How do you take a critical mind to everything? How do you break things down? That was very much like natural to me, but also like growing up, I was just exposed to a lot of that. It took me two and a half years and undergrad to realize how much I hated the lab that I just didn't like basic research at all.
It was very isolating. It felt like there was very little room for creativity. That was one thing. And another thing was, it didn't feel very analytical, which sounds a little weird if you're in basic science, if you read science, you're like, Wow, this must be really analytical people writing this.
But actually the doing of basic science, especially in biology is very rote. It's like a robot to do it. You know, like why doesn't the robot pipette? And then they won't mess up where they're pipetting, you know? So and also it was very isolating and I wanted a more like fast paced social environment.
So then I was like, well, I think I'm going to go to this Ms. Calm thing. That's where we met. The same, same year, same time. And I had no idea what data science was. I remember they gave us an article like sexiest job of the 21st century, which is pretty funny. Okay. Thinking back on that we had like SQL for a week or two it was like this almost like a side, this random thing.
And then we had a customer analytics class and then we had a final project with Kate Spade. And I remember we were taught SPSS sort of like point and click basic ML stuff. I don't even know if he used the term ML or machine learning. He just was like, this is how you do statistics. And like, here's some PCA like PCA clustering.
This will group the data together. And I remember thinking, Wow, it's so fascinating how you can take the same piece of data or pieces of data. Cut them in 50 different ways or depending on the algorithm you choose or what you, what you choose to do with it. I didn't even use the term algorithm back then because they didn't teach us that you will get different results.
And I was like, so there's a million ways to look at the same thing. It felt like magic. It felt a little bit like magic to me. This was all in reflection later. So in the moment I liked it I think when we made a presentation to Kate Spade was interesting. I think our group, our professor really liked the stat stuff, which I did all the stats of basically I think that the only a hundred percent in the program, but we were not picked by the CMO of Kate Spade to go onto like this to like present at this like big thing.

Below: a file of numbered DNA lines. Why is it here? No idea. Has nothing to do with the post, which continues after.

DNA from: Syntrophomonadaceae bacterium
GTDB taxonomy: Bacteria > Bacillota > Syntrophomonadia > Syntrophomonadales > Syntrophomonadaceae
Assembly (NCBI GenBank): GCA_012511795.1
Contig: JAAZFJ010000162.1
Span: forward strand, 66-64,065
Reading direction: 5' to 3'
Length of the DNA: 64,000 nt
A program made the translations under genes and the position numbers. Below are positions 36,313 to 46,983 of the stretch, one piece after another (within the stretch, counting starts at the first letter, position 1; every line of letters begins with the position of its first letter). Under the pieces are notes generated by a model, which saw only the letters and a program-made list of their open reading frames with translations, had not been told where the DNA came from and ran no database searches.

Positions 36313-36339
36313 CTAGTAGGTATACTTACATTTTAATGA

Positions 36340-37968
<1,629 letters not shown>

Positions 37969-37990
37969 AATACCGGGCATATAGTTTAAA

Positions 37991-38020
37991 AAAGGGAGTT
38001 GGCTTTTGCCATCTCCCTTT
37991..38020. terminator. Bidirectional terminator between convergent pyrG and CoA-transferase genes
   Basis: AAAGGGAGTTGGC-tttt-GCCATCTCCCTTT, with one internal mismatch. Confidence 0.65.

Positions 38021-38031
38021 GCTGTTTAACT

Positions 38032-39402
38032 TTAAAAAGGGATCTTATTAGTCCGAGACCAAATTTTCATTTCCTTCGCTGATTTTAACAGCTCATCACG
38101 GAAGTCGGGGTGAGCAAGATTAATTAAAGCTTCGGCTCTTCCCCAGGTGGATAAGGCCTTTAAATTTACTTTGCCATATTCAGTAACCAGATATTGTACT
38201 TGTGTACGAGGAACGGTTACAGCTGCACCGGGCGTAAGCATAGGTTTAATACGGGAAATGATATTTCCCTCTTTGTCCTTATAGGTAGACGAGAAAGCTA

And that was a lesson for me, actually, my first lesson in business versus academic. Like, what do business people care about and what did the academics care about. At that time, I still didn't want to do data science or become a data scientist, start anything. I joined. I became an inside sales rep for a sort of learning and development psychology company.
I was there for four months. I learned a lot about cold pitches and emails and but I had an awful boss and made you feel like a number, I suppose. And so I quit on Christmas and that was the end of 2015. And I was like, Ah, what am I going to do with my life? What am I going to do? I was like, maybe I should start a business.
Like I was like, Oh, I'm interested in neuroscience and sleep. Maybe it will teach me a lot of sleep better or something. And during that time I reflected back on all the things I had done in school. And I thought, well, maybe instead of just focusing on the purpose of the company, I should focus on enjoying the day-to-day activities.
What was the most natural to me? What was the most natural in my experiences in school? So the stat stuff then started to stand out. It was like really obvious, like when we did the SQL stuff in school, I remember like, it was very, it felt very obvious to me. I was like, Oh yeah, of course. That makes perfect sense.
And then I remember sitting outside, like the place where we're taking the test on the computers and like the MacIntyre lab. And people would like the sort of the circle appeared around me, you know? People were asking me questions and I became like an impromptu study guide leader before the test.
And I remember that, and I remember like how natural it was to use SPSS and thinking how fun it was. And I was like, I should be a data scientist. That's when I decided, so that was probably like early 2016. Then I couldn't, I didn't have a degree in the field. I didn't have a stats background. I couldn't get an interview to save my life.
Resume submissions. I'm pretty sure I got zero interviews from resume drops, but I said, wait, I have cold sales skills. So let me research these companies and let me like backwards engineer, their email addresses, which is a skill we learned in that job too. Like, how do you guess and check like the email format of a company it's like an art and art and a science and then write a pitch.